on sending as 'application/xhtml+xml' anytime soon, but it certainly
may be that I assumed there were advantages to XHMTL 1.0 Strict after
reading various information sources (i.e. jumped on a bandwagon). Some
of the proposed benefits of XHTML I've heard are:

* future proofing web pages
* allowing aural screen readers to more easily consume it
* it's becoming the language of choice for mobile devices
* existing data is more easily transformed into XHTML than HTML
* there's not going to be an HTML 5, the new standard is XHTML 1.0
* <br> seems wrong compared to <br />
* etc.

For what it's worth, here are the doctypes of 49 sites that I checked
in mid July:

http://lojic.com/blog/2007/07/12/whi...re-being-used/

Summary is: none = 10, html = 20, xhtml = 19 (only 1 using XHTML 1.1)

You've given me some things to think about. If anyone is aware of
advantages of XHTML 1.1 Strict over HTML 4.01 Strict, feel free to
chime in.

> >> Just out of curiosity, which doctype do you prefer?

>
> HTML 4.01 Strict, unless XHTML is absolutely required. If the latter, XHTML
> 1.0 Strict or XHTML 1.1.


 
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Brian Adkins
Guest
Posts: n/a
 
      09-29-2007
On Sep 29, 5:51 pm, Thomas 'PointedEars' Lahn <(E-Mail Removed)>
wrote:
> Brian Adkins wrote:
> > [...] Thomas 'PointedEars' Lahn [...] wrote:
> >> Brian Adkins wrote:
> >>> On Sep 29, 4:07 pm, Randy Webb <(E-Mail Removed)> wrote:
> >>>> Brian Adkins said the following on 9/29/2007 12:51 PM:
> >>>>> I also forgot to list one requirement. I'm using XHTML 1.0 Strict, so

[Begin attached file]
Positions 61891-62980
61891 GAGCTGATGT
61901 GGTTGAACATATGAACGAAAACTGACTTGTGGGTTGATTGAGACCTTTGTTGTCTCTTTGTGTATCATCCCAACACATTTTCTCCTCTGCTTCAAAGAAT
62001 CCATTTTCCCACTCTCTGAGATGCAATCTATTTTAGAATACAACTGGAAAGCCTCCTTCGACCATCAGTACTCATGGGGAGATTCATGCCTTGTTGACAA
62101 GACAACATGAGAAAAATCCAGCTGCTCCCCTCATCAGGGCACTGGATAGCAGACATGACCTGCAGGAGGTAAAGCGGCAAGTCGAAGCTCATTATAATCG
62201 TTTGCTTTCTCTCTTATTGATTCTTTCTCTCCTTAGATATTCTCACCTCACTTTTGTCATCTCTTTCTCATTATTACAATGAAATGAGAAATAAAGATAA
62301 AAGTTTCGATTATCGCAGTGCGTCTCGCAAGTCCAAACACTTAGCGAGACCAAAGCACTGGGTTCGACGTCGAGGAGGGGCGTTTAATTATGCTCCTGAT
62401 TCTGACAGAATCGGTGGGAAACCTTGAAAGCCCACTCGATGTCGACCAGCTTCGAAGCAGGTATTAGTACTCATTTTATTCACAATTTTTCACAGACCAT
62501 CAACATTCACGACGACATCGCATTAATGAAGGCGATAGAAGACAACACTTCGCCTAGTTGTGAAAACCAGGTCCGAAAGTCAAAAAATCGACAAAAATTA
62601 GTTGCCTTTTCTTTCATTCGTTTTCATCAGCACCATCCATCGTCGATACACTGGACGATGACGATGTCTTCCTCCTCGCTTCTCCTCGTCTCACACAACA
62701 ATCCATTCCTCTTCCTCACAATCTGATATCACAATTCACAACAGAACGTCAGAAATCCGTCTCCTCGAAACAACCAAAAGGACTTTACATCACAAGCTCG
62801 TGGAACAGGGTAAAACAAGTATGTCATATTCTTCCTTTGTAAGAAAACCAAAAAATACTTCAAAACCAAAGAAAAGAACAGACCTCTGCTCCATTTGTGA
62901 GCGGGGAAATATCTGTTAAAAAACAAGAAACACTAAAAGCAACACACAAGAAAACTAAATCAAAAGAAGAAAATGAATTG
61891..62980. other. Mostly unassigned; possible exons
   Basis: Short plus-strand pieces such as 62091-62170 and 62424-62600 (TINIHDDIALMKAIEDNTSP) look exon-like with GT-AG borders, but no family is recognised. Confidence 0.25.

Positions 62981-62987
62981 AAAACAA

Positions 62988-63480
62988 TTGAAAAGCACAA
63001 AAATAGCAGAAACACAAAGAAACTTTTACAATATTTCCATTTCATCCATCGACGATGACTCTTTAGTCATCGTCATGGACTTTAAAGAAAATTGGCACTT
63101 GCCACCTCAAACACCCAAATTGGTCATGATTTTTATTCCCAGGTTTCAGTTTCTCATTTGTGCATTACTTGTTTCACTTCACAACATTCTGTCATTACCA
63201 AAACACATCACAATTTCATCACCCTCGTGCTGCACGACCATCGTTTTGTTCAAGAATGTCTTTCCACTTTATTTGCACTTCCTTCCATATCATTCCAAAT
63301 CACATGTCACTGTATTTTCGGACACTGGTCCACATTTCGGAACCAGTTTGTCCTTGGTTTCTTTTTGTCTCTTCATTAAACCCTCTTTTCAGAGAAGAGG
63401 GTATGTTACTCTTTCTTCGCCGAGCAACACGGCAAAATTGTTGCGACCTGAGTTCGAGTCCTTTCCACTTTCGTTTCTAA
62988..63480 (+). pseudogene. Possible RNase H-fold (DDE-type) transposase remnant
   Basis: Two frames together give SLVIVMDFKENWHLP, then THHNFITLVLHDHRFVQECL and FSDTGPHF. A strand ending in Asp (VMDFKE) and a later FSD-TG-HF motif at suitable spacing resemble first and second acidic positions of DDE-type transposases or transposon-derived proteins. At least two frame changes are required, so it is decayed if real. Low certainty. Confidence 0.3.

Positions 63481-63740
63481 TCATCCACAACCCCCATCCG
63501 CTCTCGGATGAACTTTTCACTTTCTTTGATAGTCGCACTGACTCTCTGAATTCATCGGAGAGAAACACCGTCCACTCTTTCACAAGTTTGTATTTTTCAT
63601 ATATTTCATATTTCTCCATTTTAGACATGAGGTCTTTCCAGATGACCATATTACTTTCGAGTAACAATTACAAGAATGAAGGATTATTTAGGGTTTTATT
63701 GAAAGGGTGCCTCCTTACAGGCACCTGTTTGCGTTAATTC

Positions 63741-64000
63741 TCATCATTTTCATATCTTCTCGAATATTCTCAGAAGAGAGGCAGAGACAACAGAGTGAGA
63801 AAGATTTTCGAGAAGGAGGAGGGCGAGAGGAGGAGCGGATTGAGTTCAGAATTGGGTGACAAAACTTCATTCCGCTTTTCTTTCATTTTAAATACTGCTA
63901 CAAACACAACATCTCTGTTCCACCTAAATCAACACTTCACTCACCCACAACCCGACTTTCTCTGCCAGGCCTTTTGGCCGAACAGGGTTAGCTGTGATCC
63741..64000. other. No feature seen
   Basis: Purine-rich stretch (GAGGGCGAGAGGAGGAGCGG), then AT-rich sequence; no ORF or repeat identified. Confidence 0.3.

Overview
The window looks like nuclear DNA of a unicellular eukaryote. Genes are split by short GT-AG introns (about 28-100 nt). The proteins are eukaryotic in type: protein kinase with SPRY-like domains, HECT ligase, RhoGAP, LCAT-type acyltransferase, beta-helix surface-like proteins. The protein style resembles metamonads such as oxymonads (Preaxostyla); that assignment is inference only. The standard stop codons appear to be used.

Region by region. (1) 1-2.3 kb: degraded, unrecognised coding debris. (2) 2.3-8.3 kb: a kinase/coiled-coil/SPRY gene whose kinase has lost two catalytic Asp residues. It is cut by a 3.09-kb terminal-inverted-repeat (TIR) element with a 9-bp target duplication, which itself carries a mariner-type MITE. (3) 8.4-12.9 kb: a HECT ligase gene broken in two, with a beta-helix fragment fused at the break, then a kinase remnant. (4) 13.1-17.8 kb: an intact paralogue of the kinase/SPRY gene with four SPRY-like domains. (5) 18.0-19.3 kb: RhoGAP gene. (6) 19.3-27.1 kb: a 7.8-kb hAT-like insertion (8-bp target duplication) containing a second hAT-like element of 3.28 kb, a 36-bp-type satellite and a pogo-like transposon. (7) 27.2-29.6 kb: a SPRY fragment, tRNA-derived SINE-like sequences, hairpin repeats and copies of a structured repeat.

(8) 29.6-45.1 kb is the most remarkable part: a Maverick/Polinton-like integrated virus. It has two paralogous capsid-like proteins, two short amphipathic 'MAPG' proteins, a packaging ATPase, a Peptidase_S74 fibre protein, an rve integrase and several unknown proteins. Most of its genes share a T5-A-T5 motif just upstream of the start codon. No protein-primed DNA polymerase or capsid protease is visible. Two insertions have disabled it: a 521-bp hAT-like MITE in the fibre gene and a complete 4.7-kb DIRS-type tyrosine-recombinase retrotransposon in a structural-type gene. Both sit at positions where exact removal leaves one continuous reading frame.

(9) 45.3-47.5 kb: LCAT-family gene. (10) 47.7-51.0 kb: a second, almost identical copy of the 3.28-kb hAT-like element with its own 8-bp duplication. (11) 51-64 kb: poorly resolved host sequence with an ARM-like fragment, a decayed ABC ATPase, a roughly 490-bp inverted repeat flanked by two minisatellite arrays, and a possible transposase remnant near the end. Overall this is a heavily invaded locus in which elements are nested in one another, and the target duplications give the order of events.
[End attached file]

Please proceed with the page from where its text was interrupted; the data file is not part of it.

> >>>>> the menu would need to be compatible with that.
> >>>> Why are you using something that isn't understood by 90% of the web and
> >>>> would end up being processed as soup tag HTML and thus a true XHTML
> >>>> script wouldn't work with it?
> >>> I wasn't aware that "90% of the web" doesn't understand it. Can you
> >>> provide documentation for that statistic?
> >> He is referring to Microsoft Internet Explorer not using a built-in XML
> >> parser for XHTML by default, and not supporting the proper media type for
> >> XHTML, application/xhtml+xml, ...

>
> > I see. I'm not serving it as 'application/xhtml+xml',

>
> But as what?
>
> > and haven't had any issues with IE so far. I guess the 'text/html' vs.
> > 'application/xhtml+xml' accounts for the discrepancy between "90% of
> > the web doesn't understand it" and what I'm seeing.

>
> It merely accounts for the possibility of your not understanding
> what you are doing, see <(E-Mail Removed)>.


You could be right. I should probably hear your perspective on the
discrepancy between someone's statement that XHTML 1.0 Strict won't
work on "90% of the web", and the fact that I haven't uncovered any
problems (except for losing the target attribute on <a>) on 5 browsers
running on 3 operating systems covering well over 90% market share.

I've heard someone say that the difference between theory and practice
is much greater in practice than in theory

 
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David Mark
Guest
Posts: n/a
 
      09-29-2007
On Sep 28, 8:35 pm, Peter Michaux <(E-Mail Removed)> wrote:
> On Sep 28, 11:40 am, David Mark <(E-Mail Removed)> wrote:
>
>
>
>
>
> > On Sep 28, 2:12 pm, Brian Adkins <(E-Mail Removed)> wrote:

>
> > > On Sep 28, 1:56 pm, David Mark <(E-Mail Removed)> wrote:

>
> > > > On Sep 28, 1:49 pm, Brian Adkins <(E-Mail Removed)> wrote:
> > > > > On Sep 27, 12:53 pm, David Mark <(E-Mail Removed)> wrote:
> > > > > > On Sep 27, 12:04 pm, Brian Adkins <(E-Mail Removed)> wrote:
> > > > > > > Ideally, the code would:
> > > > > > > * Allow configuring horizontal or vertical menus

>
> > > > > > That is a function of CSS, not script.

>
> > > > > There are a number of ways of accomplishing this. CSS is one way, but
> > > > > the JavaScript code can make CSS styling less difficult or more
> > > > > difficult.

>
> > > > How so? Your app must not break down when either or both is disabled.

>
> > > "Must not" ? I'm surprised you think you know enough about the
> > > requirements for my application to be able to make this statement. The